Is Psychological Abuse a Form of Domestic Violence?

St. Charles domestic abuse defense lawyer

When people hear the term “domestic abuse” their thoughts immediately turn to physical injuries that are purposefully inflicted on someone by a partner or another member of the household. However, domestic violence can take a psychological form, and verbal or emotional abuse can turn to physical harm. Illinois law defines domestic violence as one member of a household choking, hitting, pinching, or causing injury to another member of the home purposefully. The action can happen out of rage or just to control the other person. It is important to understand what the law considers abuse and its consequences in the event you or someone you know is charged with domestic violence. 

Mental/Emotional Abuse

Psychological abuse may be seen as the early stages of behavior that can lead to physical violence. While these actions will not leave behind physical scars, the emotional toll they take can leave lasting wounds on a person’s mental health. Some of the following actions may be considered emotional abuse:

  • Name-calling

  • Yelling

  • Giving the silent treatment

  • Telling lies about someone to family or friends

  • Keeping a person from seeing family or friends

  • Criticizing sensitive topics such as weight or appearance

  • Destroying another’s possessions

  • Threatening suicide if the other person leaves the relationship

  • Attempting to control certain parts of another’s life

  • Humiliating someone in front of their children

  • Threatening to harm family or household members 

While emotional abuse can be harmful, determining whether these types of actions fall under the legal definition of domestic violence can sometimes be difficult. If the alleged abusive acts take the form of harassment or intimidation, or if they cause a person to fear for the safety of themselves or their family members, they may result in criminal charges.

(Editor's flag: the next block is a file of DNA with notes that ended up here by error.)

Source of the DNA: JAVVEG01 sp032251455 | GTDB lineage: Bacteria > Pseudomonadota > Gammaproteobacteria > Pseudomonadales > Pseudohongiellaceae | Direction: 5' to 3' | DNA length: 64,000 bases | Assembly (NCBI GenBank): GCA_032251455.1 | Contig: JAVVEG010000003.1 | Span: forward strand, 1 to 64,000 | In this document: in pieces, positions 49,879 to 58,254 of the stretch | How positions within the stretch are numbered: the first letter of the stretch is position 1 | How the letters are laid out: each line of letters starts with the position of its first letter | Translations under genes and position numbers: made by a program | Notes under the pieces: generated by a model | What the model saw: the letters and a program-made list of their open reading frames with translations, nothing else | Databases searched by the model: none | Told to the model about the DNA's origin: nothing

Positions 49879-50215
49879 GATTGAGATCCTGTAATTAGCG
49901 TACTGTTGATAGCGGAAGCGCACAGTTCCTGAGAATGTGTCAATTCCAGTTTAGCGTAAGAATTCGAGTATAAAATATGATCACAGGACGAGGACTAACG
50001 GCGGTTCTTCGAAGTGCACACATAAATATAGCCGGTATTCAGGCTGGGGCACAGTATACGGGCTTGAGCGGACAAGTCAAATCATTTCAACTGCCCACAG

What Happens After Abuse Is Reported?

Once a victim reports domestic violence to the proper authorities, the family court system will do everything in their power to make sure the abuse stops, whether it is psychological abuse or has escalated to physical abuse. Victims can ask the court for an order of protection, which limits the amount of contact an alleged abuser has with his or her alleged victim. The order can also:

  • Stop the alleged abuser from making threatening calls or emails.

  • Require the alleged abuser to attend counseling.

  • Specify visitation rights for children involved.

  • Ban the alleged abuser from a shared household.

If an order of protection is violated, the alleged abuser will be charged with a Class A misdemeanor and face a one-year prison term and/or a $25 fine for the first offense. A second offense for violating an order of protection will result in felony charges.

Alleged abusers will be impacted negatively if charged with domestic violence. For those with children, they will lose special bonding moments with their young ones. This is why anyone accused of domestic violence should seek legal counsel to defend against such charges.

Contact a St. Charles Domestic Violence Attorney

Any type of domestic violence, regardless if it is physical or psychological, is taken very seriously in Illinois courtrooms. If you or someone you know is facing accusations of domestic violence, hire a lawyer from the Law Office of Glenn M. Sowa to help defend your rights and avoid a negative outcome. Our experienced attorneys will work hard to build a strong defense on your behalf. To schedule a free consultation with a dedicated Illinois domestic abuse defense lawyer, call 630-232-1780.